How do I help my elementary school tween navigate crushes, peer pressure and other social stuff?
Do you have any resources regarding talking with kids who are in elementary school tween phase and navigating the social stuff around crushes? Our school just had a pretty significant collective issue with this around a group of kids, girls, making our annual school dance out to be a “date” thing.
It wasn’t and never has been and some of the kids were making fun of kids around this “date” thing so much that a lot of kids who normally would go wouldn’t. It was a huge bummer and was also disruptive in classes and such for weeks leading up to it.
Any thoughts on how I can help my elementary school tween navigate crushes, peer pressure and other social stuff?
Consider the sources that are influencing your tweens as they navigate their crushes
I asked my colleague Nicole Monastersky Maderas, MPH to take this on. She is a reproductive rights and justice professional dedicated to promoting access to and education about sexual and reproductive health. – Amy
My kids often ask me if I remember what it was like when “fill-in-the-blank-happened” when I was their ages. Most of the time, I cannot. But I very clearly recall my first crush and navigating the related social pressures. I remember that for all my elementary-school years, my crush and I exchanged silent furtive glances. I remember feelings of excitement and exhilaration, as well as anxiety and uncertainty. My adult memory of my crush is that it was a normal part of my elementary-school years.
Crushing is, in fact, a developmentally normal and healthy and, at the same time, extraordinary tween experience. Crushes may also be the source of real tween problems including bullying, peer pressure, sexual exploitation, anxiety and depression.
Peer group pressure begins in elementary schools, as early as nine-years old. The group dynamics that emerge from elementary peer groups help our kids in their development of positive friendships, relationships and social support. However, there are also downsides that include the group influence when it creates unfair standards which can be divisive and foundational for the “in- (and out) crowd”.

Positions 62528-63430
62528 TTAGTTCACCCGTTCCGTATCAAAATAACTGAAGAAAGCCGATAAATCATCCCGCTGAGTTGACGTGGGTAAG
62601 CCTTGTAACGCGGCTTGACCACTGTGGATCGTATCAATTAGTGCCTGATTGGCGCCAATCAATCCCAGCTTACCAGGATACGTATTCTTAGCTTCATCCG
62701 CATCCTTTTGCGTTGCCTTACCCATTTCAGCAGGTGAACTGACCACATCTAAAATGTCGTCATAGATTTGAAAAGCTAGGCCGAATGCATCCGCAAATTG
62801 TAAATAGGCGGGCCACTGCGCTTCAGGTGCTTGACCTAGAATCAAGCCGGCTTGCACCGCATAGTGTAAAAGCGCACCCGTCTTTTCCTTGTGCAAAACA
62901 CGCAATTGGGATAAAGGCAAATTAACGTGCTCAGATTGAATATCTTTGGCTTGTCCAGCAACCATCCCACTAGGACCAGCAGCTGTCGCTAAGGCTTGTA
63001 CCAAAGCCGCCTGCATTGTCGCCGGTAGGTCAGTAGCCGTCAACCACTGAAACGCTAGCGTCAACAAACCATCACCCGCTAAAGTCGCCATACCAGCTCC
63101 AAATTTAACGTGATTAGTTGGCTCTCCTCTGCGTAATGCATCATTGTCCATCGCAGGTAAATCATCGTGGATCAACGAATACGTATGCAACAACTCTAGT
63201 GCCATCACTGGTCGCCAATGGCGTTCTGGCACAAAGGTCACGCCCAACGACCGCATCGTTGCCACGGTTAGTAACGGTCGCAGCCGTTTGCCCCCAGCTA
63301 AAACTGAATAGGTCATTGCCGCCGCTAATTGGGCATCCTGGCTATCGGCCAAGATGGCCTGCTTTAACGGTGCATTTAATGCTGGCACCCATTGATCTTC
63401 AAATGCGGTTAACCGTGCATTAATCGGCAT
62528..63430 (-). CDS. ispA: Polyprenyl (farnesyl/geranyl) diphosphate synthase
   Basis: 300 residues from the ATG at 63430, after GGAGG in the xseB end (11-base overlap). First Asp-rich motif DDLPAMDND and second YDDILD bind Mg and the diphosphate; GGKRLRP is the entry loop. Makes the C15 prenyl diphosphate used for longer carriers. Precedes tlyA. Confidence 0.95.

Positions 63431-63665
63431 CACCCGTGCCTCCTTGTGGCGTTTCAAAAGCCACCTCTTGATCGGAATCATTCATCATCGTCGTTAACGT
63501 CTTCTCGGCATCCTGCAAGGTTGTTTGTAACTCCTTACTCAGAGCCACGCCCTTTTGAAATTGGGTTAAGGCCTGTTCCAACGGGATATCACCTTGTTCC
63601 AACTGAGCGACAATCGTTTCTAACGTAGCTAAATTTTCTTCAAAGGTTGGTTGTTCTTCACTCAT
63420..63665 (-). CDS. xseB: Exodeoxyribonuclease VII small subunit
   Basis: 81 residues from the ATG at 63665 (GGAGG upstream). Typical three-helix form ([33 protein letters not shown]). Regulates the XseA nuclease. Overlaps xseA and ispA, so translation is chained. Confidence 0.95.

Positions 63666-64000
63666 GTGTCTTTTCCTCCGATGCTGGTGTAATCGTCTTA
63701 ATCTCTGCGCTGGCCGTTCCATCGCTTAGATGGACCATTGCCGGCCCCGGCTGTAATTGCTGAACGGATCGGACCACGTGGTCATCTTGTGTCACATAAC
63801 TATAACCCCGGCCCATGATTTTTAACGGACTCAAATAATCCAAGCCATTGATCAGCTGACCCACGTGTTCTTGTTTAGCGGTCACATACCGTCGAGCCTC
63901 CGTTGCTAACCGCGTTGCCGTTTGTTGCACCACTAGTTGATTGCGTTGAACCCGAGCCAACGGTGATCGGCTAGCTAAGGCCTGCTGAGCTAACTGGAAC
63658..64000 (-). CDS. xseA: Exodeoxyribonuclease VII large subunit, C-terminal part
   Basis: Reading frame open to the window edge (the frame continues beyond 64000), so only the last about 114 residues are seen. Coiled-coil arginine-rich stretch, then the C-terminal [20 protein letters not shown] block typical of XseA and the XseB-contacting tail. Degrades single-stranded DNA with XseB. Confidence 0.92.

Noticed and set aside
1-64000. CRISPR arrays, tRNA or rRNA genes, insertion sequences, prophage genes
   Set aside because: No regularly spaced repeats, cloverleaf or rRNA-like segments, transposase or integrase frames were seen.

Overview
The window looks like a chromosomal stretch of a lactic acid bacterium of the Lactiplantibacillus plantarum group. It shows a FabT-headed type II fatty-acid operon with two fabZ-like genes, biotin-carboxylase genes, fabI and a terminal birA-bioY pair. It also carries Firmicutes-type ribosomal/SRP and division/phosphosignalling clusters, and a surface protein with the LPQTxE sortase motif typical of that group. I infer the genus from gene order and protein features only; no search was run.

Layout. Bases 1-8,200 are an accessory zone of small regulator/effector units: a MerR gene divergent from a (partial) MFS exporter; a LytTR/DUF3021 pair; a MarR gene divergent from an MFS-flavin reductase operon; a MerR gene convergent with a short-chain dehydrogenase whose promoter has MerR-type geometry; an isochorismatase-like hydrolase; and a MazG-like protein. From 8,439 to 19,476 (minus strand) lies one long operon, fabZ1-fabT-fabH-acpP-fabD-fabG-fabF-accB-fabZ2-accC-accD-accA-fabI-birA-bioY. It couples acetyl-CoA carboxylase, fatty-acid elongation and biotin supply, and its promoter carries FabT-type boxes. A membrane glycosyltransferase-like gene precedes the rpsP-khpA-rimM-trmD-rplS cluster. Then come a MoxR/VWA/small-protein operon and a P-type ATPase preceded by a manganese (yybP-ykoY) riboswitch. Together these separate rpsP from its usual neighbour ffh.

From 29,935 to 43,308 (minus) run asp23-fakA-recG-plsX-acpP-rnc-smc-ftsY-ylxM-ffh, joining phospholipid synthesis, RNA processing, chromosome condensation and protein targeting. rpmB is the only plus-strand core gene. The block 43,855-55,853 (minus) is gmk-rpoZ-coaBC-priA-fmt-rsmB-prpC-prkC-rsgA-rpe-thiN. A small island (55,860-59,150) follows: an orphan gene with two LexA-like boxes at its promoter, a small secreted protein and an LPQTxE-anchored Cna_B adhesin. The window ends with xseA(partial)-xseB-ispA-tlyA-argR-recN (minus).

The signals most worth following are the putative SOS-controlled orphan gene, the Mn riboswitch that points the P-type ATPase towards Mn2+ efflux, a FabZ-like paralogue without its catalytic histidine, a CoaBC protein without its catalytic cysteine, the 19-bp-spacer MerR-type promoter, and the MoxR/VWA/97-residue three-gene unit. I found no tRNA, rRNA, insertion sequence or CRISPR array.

The Good News
Fortunately, these are the years in which you can still influence their feelings and decisions. These are the years when tweens may listen to you about what to do with those feelings and about how to be respectful and treat everyone as s/he wishes to be treated. They are tuning in to what is okay and what isn’t in crush land- not to mention friendships and social groups. They may be wrestling to ‘do the right thing’ and still stay on good terms with their peer groups, but not know how.
Kids are eager to mimic relationships. Consider the sources that are influencing your tweens as they navigate their crushes. Are media or older sibs influencing their perspective? As parents, we have the opportunity to use these sources in “teachable moments” and initiate conversations about crushes and relationships. Kids need conversational opportunities to talk about their feelings. And they need to have their feelings validated as a normal part of their development.
One effective way to do this is by asking clarifying (and neutral) questions to help keep the lines of communication open. For those kids who are not eager to discuss their feelings, making it universal –“some kids feel … about crushes” – may help take the personal discomfort out of the conversation.
Another effective conversation starter can be sharing your own experiences about your elementary crushes, from when you were a kid oh-so-long ago to help normalize this part of their development.
If we model empathy for their experiences, we are implicitly teaching them to be empathetic—with their crushes, current peer groups, and future relationships.
~ Nicole (and Amy)